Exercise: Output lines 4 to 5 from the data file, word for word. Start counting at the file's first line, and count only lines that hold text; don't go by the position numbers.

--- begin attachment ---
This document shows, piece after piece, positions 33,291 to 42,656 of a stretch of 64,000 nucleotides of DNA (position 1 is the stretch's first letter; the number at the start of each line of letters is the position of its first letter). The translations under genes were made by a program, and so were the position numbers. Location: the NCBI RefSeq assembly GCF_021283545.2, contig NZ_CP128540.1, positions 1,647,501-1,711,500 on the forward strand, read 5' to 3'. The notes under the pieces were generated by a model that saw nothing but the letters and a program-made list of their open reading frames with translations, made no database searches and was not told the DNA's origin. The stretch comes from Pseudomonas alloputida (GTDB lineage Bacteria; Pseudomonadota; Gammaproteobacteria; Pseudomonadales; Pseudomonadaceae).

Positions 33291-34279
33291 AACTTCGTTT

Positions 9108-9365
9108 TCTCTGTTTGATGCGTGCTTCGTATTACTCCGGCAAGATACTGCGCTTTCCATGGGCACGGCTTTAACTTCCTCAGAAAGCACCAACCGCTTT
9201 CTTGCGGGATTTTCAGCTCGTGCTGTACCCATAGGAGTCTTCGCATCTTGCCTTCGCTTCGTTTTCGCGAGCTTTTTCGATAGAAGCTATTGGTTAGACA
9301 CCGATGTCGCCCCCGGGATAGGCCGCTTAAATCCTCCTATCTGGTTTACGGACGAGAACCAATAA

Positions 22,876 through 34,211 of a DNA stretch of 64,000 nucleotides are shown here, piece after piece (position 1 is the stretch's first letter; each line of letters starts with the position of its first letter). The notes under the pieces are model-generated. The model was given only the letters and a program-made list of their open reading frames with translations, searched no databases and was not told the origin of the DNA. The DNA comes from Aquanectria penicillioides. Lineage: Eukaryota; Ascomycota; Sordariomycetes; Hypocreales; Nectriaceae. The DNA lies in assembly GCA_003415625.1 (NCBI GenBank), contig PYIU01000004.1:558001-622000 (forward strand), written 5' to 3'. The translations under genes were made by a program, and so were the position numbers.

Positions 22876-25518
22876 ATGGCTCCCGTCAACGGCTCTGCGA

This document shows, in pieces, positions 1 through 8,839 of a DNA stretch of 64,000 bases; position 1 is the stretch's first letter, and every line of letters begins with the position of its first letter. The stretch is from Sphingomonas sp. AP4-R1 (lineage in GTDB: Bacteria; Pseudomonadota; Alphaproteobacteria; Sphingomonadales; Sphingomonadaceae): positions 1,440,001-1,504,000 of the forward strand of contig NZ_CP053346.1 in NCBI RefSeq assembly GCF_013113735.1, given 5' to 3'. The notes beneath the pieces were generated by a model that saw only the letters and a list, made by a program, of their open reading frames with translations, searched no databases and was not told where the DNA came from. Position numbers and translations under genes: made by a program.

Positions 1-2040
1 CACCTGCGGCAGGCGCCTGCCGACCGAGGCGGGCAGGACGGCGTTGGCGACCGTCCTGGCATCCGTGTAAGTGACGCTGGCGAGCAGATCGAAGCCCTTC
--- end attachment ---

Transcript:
Positions 9108-9365
9108 TCTCTGTTTGATGCGTGCTTCGTATTACTCCGGCAAGATACTGCGCTTTCCATGGGCACGGCTTTAACTTCCTCAGAAAGCACCAACCGCTTT